Binalong Bay is a small coastal town located in north eastern Tasmania inhabited by just over two hundred residents.
This picturesque town nestled at the southern end of the Bay of Fires, just over 170 kilometres from Launceston, is an easy two and a half hour drive via the Tasman Highway.
Established early last century this former farming and fishing hamlet is the only permanent town along the Bay of Fires coast, it now boasts a wide selection of holiday accommodation, one of the state’s most awarded restaurants and some of the most fantastic surfing and deep sea fishing Tasmania has to offer.
Binalong Bay was given its name by Captain Tobias Furneaux in 1773 when he saw the numerous fires of the local Aboriginal people burning on the beaches, renowned for having some of the purest beaches anywhere in the world where the sun reflects off the rocks and the azure blue water back onto the small seaside town giving it a warming glow,
The Bay of Fires on Tasmania’s East Coast extends from the town of Binalong Bay in the south to Eddystone Point in the north, named the world’s ‘hottest’ travel destination in 2009 by international guide book Lonely Planet, this pristine bay was described by them as a ‘a castaway bay’ with its 29 kilometre ‘ribbon of sea and surf spooling out from the old whaling town St Helens’.
The southern end of the region is a conservation area, whilst much of the northern section lies within the Mount William National Park. An array of activities can be conducted in the Bay of Fires area, including camping, a variety of walks, boating, bird watching, swimming, surfing and fishing.
Binalong Bay and the Bay of Fires coast offers more to explore than just what’s above the water.
The local waters offer some of the most diverse and exciting temperate water diving in Australia. Bay of Fires Dive is a newly established SSI affiliated dive charter, instruction and retail facility operating from Binalong Bay. They offer introduction to scuba, full open water scuba courses, hire, new gear sales, dive charters and tank refills.
With a range of local dive sites Bay of Fires Dive can guide you amongst huge granite boulders, gutters, tunnels and swimthroughs. The local reef system supports thick kelp forests, colourful sponges, prolific fish life as well as crayfish, abalone, seadragons. Dolphins, and even migrating whales are known to cruise past the area.
For groups of two to four persons the introduction to scuba course will cost you $175 for a four hour dive, which includes gear hire, a Certificate of Achievement and a day to remember.
Telephone: 03 6376 8335 Location: 291 Gardens Road, Binalong Bay, Tasmania.
The Bay of Fires area offers so much to see that the best way to ensure you don't miss anything is with a guided walking tour with a qualified guide.
What better way to observe the natural harmony of all the area has to offer than spending four days exploring superb beaches, prime heathlands and historic landmarks such as the Eddystone Point Lighthouse. The Bay of Fires Walk takes you on an adventurous tour with dramatic landscape, ecology and wildlife. Led by well-informed, young Tasmanian guides, small groups can discover both the captivating beach environment and the rich assortment of the nearby woodlands.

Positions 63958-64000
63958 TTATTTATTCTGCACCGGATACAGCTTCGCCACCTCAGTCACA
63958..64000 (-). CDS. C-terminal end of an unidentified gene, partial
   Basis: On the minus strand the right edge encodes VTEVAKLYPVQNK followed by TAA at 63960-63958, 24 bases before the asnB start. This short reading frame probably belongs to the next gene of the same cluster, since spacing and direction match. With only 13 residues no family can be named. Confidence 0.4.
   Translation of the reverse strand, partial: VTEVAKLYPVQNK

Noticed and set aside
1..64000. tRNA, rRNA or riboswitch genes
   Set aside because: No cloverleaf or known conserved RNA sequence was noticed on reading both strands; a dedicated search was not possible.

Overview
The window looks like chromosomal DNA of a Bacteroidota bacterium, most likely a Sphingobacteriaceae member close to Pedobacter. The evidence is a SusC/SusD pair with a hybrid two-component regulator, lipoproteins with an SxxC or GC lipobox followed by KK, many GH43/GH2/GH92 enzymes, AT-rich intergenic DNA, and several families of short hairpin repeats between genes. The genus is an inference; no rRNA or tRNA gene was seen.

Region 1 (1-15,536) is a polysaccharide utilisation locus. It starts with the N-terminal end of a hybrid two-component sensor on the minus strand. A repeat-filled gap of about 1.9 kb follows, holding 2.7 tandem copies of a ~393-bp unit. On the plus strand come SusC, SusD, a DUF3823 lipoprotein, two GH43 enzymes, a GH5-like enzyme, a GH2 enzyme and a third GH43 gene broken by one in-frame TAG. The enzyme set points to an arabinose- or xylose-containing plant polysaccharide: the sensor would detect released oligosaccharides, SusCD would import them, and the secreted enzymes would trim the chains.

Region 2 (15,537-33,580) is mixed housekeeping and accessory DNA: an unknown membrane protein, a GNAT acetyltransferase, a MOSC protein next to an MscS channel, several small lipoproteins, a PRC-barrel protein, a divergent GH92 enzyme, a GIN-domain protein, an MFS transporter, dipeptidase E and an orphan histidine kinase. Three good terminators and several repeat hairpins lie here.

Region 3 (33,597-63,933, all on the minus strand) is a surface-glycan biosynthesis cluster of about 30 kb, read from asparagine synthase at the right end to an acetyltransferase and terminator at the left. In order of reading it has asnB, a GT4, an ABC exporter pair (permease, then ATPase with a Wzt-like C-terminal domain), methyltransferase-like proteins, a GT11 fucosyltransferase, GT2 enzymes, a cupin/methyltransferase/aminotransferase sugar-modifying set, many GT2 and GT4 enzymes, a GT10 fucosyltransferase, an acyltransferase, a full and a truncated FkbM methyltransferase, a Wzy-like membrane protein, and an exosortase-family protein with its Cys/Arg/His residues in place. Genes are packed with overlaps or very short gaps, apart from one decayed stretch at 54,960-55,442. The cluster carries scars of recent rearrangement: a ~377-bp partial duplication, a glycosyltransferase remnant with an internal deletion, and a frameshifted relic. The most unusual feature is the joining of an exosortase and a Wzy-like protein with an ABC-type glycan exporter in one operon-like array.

Day Three of the walk is spent at the Bay of Fires Lodge, offering magnificent accommodation in this near-uninhabited wilderness paradise, both seclusion and comfort are guaranteed, you can spend the day relaxing or exploring the tranquil waters of the Anson River.
Telephone: 03 6392 2211 Location: Bay of Fires, Binalong Bay, Tasmania.
Mount William National Park
The Mount William National Park is a 13,000 hectare park on Tasmania's idyllic North East Coast.
The National Park is at the northern end of the Bay of Fires area and features areas of low grassland, sweeping beaches, azure waters and an easy 90 minute walk to the summit of Mt William.
The National Park is a paradise for all types of outdoor activities and provides nature lovers, photographers and bush walkers an experience not to be missed.
The southern section of the Bay of Fires Conservation Area near Eddystone Point is accessed from St. Helens by taking the Ansons Bay Road (C843 & C846). Alternatively, travel east 32 kilometres from Gladstone on the Eddystone Road (C843). Travel along the unsealed road (approximately 35 kilometres) to the junction with South Ansons Bay Road. The nearest petrol is available from Gladstone.
Campgrounds are generally not suitable for larger caravans and motorhomes due to the narrow access tracks and overhanging tree branches, camping fees are payable via deposit boxes situated at each campsite within the park or available from the Gladstone Store, there are numerous camping areas within the park, visiting the Parks Tasmania website will provide additional information, maps and other information you may need when planning your trip.
No toilets (must bring own), no water or firewood, no rubbish collection. Maximum stay 4 weeks.
Telephone: 03 6376 1550 Address: P.O. Box 353, St Helens, Tasmania.
The weather on Tasmania’s East Coast is typically settled and warm, with an average maximum temperature of 22.5 degrees Celsius (72.5 degrees Fahrenheit) in summer and 10-15 degrees Celsius (50-75 degrees Fahrenheit) in winter.
Bay of Fires - East Coast, Tasmania